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Experience rating your receivables.

As the health care industry responds to market demands for cost-effective quality care, the traditional physician-owned solo or small to mid-size group practice is being phased out of the market. These practices are evolving in several different directions, including joint ventures with hospitals or third-party payers, network affiliations of individual practices or large group practices. These new entities differ structurally from the traditional group practices in that they tend to be larger, employ more nonowner physicians, are more capital intensive, may include a not-for-profit owner and are more likely to be "related" by common ownership to other entities. The tax planning strategies commonly employed by conventional practices may not apply to these new entities because of the structural differences. These newer entities may have more in common with other service businesses than with the conventional medical practice, and tax advisers must react accordingly.

One basic but important issue is the entity's method of accounting. Traditionally, medical practices have elected the cash basis of accounting. They have relied on the exception to the accrualbasis requirements for qualified personal service corporations (QPSCs) provided by Sec. 448(b)(2) or the exception for entities with average gross receipts for the last three years of not more than $5 million provided by Sec. 448(b)(3) to avoid the accrual method.

A QPSC, for this purpose, is defined in Sec. 448(d)(2) and the accompanying regulations as a service organization that meets both the "function" and "ownership" tests. To qualify as a PSC, the corporation must provide services in one of eight qualifying fields, and at least 95% of the stock must be owned by current employees who perform personal services for the corporation or retired employees (or their estates). Nonprofessional service businesses provide services outside of the eight qualifying fields and fail the function test. Many new medical practices are structured in a way that fails the ownership test. From a tax planning standpoint, these non-PSC medical practices are now the equivalent of nonprofessional service businesses, and cannot rely on Sec. 448(b)(2) to be able to use the cash basis of accounting.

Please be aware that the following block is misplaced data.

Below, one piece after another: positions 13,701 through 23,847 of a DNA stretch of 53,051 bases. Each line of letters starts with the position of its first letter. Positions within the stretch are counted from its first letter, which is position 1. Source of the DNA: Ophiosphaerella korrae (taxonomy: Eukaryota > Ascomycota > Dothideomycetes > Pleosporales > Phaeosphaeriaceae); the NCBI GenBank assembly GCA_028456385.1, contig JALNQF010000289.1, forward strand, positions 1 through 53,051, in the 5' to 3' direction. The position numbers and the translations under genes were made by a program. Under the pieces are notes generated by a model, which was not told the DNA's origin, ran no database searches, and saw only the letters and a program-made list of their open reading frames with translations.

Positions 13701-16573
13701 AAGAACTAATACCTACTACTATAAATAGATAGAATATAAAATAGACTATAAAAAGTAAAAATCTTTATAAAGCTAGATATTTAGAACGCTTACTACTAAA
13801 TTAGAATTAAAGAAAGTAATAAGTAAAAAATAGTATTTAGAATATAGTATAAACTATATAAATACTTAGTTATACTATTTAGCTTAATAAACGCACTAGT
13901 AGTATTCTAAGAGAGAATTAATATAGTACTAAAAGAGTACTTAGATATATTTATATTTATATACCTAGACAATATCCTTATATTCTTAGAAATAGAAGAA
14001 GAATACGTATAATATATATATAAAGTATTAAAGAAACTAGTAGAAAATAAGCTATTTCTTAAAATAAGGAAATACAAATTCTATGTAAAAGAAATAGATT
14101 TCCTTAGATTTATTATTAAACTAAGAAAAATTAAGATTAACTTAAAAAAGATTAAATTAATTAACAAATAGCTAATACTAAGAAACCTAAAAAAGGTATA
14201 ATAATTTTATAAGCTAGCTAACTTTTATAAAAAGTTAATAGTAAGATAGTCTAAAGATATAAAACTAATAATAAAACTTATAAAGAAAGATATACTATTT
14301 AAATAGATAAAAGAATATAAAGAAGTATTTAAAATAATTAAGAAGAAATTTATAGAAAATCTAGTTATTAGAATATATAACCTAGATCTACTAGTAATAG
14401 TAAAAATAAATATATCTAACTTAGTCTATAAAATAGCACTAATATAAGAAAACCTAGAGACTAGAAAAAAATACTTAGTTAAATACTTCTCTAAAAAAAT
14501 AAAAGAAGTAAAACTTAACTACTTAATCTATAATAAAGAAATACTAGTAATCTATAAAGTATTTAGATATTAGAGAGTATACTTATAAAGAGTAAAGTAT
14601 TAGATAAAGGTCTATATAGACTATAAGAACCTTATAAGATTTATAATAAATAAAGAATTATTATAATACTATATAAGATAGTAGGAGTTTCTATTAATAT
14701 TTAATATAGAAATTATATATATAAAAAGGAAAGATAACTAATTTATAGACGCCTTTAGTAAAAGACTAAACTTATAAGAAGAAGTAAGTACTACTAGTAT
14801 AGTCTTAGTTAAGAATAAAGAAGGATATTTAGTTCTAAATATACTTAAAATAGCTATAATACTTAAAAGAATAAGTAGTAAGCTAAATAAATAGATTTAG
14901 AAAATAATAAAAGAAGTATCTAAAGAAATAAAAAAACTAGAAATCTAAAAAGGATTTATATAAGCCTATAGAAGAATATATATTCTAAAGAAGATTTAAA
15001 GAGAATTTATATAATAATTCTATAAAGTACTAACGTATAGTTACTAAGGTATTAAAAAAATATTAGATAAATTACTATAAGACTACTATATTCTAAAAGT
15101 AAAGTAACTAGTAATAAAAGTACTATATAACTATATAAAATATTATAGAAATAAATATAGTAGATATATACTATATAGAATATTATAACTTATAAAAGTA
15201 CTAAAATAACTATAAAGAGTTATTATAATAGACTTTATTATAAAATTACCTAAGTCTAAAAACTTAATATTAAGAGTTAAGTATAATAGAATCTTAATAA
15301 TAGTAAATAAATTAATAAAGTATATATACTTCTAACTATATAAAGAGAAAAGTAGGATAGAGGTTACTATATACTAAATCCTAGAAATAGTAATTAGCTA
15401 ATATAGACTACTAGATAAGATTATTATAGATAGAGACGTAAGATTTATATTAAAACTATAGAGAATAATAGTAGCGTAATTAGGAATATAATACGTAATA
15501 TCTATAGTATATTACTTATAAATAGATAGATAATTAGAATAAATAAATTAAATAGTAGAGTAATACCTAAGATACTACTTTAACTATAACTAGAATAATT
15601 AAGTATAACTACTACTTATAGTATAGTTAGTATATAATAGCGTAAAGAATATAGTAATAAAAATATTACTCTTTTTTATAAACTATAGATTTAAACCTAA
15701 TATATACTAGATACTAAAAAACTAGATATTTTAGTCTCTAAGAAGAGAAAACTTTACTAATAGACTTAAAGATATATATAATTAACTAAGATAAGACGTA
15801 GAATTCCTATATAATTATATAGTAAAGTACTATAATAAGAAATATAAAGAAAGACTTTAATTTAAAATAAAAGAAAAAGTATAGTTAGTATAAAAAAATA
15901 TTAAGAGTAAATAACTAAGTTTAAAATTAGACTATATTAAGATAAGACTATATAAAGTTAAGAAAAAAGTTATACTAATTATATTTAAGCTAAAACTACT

Newly formed medical ventures tend to be larger in size and many include some ownership by a hospital. By virtue of these things, many of them will have gross receipts in excess of $5 million and will not fit into the small business exception of Sec. 448(b)(2) or (c).

Without an exception available to the general rule of Sec. 448(a), many service businesses may be forced to use the accrual method. Given the level of receivables service providers maintain, this could be a significant tax burden. The problem is exacerbated in medical practices by the fact that the receivables from third-party payers will generally be collected at a lesser amount than the total charge. The difference is referred to as a contractual adjustment and represents the difference between the amount a practice charges for a service and the amount the insurance contract allows for the same service. Under the general rules for bad debt deduction of Sec. 166, the deductible amount will be determined by the specific charge-off method. The result is that the recognition of income is accelerated. Sec. 448(d)(5) may provide at least partial relief. A special rule for amounts to be received for the performance of services allows for the exclusion from income of any amounts that, based on experience, will not be collected.